Robert Tyre Jones, called Bobby by his public, Bob by his friends, was in all probability the most extraordinary figure in the history of American sports.
He began winning golf tournaments against grown men when he was 13, but he didn't hit his championship stride until he was 21, and then for seven years he dominated his game as few athletes ever have. "Golf seemed to have been invented just for him to come along and show us how well it could be played," wrote golf historian Charles Price.
From 1923 through '30, Jones won 13 of the 21 national championships he entered in the U.S. and Great Britain. He won five of eight U.S. Amateur titles at a time when that event was considered a major tournament. In eight U.S. Opens he won four times and finished second four times. He won all three of the British Opens he entered in this stretch and one of two British Amateurs. He never missed the cut in any tournament he entered. When Jones didn't win a championship, it was considered an upset. Some tournament directors were known to have engraved his name on their trophies before a single round was played.
During those seven glory years, Jones played in only seven tournaments that were not national championships: two amateur events and five tournaments that would now be considered part of the PGA Tour. He won four of those events. No amateur golfer ever beat him twice in match play—and in Jones's day such superb practitioners as Francis Ouimet, Charles (Chick) Evans and Lawson Little all played as amateurs. And the two leading professionals of the time, Walter Hagen and Gene Sarazen, never won an Open championship in the U.S. or Britain that Jones had also entered.
Using hickory-shafted clubs and relatively dead golf balls that played 30 yards shorter than today's, Jones achieved scores that would be the envy of the best modern shotmakers. In a qualifying round for the 1926 British Open, he played a "perfect" round of 66—33 out, 33 in, 33 shots from tee to green, 33 putts. In 1928 he played 12 straight subpar tournament rounds, only two of which were over 70. That same year he broke four course records in and near Chicago within a week
Jones was as famous as any of the other icons of the so-called Golden Age of Sports—Babe Ruth, Jack Dempsey, Red Grange, Bill Tilden—and he remains the only person to receive two ticker-tape parades down Broadway. Jones's putter, Calamity Jane, and his driver, Jeanie Deans (named for a character in The Heart of Midlothian, by Sir Walter Scott), were themselves better known than most athletes. As handsome as any film star and more charming, Bobby was the Emperor Jones, treated as royalty wherever he went, the boon companion of dukes and duchesses, movie kings and queens.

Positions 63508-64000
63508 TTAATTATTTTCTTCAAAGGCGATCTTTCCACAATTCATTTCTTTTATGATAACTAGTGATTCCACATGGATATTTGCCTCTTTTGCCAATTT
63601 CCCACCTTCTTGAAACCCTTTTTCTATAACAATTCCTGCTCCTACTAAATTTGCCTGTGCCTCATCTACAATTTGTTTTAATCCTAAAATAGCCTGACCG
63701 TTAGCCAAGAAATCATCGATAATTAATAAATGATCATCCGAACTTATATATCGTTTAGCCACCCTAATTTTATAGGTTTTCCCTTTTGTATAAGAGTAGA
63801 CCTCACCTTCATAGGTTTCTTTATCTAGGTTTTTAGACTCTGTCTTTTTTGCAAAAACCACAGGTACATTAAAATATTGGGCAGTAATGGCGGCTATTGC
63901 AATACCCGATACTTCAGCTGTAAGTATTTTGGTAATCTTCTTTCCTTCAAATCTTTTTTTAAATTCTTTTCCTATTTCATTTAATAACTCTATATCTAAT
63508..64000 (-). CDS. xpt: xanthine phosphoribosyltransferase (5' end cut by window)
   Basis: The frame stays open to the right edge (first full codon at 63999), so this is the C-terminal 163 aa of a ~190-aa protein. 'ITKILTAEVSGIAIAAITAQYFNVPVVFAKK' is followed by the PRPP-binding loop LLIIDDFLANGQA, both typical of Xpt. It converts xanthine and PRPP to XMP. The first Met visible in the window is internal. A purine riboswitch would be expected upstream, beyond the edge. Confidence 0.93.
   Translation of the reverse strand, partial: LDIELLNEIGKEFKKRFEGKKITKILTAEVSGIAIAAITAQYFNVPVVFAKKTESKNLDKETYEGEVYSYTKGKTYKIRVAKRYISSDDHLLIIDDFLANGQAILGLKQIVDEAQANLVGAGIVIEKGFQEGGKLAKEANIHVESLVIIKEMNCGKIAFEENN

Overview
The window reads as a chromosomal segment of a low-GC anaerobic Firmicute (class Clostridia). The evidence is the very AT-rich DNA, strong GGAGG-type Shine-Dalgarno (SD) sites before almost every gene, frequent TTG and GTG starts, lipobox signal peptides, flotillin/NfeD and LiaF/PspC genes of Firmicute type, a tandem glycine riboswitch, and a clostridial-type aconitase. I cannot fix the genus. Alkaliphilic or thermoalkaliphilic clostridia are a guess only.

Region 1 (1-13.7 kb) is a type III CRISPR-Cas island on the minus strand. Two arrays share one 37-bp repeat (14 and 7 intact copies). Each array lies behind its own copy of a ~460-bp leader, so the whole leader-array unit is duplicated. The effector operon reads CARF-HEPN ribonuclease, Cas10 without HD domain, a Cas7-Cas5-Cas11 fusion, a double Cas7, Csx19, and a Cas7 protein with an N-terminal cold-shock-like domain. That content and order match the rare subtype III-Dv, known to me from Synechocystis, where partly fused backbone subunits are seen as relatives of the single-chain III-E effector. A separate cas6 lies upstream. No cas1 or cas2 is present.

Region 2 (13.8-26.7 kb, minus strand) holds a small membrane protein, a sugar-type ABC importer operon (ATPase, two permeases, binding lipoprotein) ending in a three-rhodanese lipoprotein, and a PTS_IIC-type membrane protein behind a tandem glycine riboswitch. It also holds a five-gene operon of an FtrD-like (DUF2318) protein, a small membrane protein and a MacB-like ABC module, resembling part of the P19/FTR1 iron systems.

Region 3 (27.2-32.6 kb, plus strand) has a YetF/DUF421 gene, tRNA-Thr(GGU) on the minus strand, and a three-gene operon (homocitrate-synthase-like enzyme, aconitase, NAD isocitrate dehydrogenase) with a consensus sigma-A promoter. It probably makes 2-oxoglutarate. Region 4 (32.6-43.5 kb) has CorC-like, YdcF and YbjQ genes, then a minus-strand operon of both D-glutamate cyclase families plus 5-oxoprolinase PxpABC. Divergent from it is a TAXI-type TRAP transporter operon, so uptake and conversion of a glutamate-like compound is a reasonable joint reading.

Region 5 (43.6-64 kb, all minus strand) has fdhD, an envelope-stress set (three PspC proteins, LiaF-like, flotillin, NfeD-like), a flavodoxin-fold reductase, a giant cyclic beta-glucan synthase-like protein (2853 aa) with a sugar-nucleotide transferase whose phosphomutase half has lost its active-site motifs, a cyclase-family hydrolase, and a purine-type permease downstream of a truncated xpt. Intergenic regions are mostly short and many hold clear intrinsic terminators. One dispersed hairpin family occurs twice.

Although golf gave Jones international renown, he didn't make a nickel out of the game until he retired, for he played only as an amateur. And for all of his enormous success, he actually played about as often as the average weekend hacker. In his entire 14-year career, he played in only 52 tournaments, 23 of which he won. He hated to practice, and he might go three months without touching a club. In all, he averaged no more than 80 rounds a year. And when he did play, it was most often with his father and some of his gregarious pals at East Lake Country Club in his hometown of Atlanta.
At the same time that Jones was effortlessly dominating golf—to the frustration of hardworking professionals—he earned a degree in mechanical engineering from Georgia Tech and then, demonstrating the breadth of his intellectual curiosity, another degree in English literature from Harvard. Ineligible as a college graduate for athletics at Harvard, he volunteered to be manager of the university's golf team in 1923. When told by embarrassed athletic officials that the team already had a manager, Jones happily accepted the job of assistant manager—this in a year in which he won the U.S. Open. "But how else," explained Jones, "was I to win a crimson H?"
With two college degrees to his credit, Jones entered law school at Emory University, in Atlanta. In the middle of his second year there, he decided to take the Georgia state bar exam, just to see how difficult it was. He passed easily and dropped out of school to join his father's law firm.
Two years later, in 1930, Jones achieved sports immortality by winning, within four months, the British Amateur, the British Open, the U.S. Open and the U.S. Amateur—the unprecedented and, of course, never equaled Grand Slam of golf. And then, with no worlds left to conquer, Bobby Jones, all of 28 years old, retired from competition to pursue, he said, "other things." These included establishing a successful law practice; making a series of instructional films, with Hollywood stars, that even today are considered classics of the genre; designing the first matched set of flanged irons; founding the Augusta National Golf Club and creating the distinctive tournament that would make it world-famous, the Masters. Jones also wrote extensively and so brilliantly about his game that there seemed little question he could have successfully pursued yet another career, as a man of letters.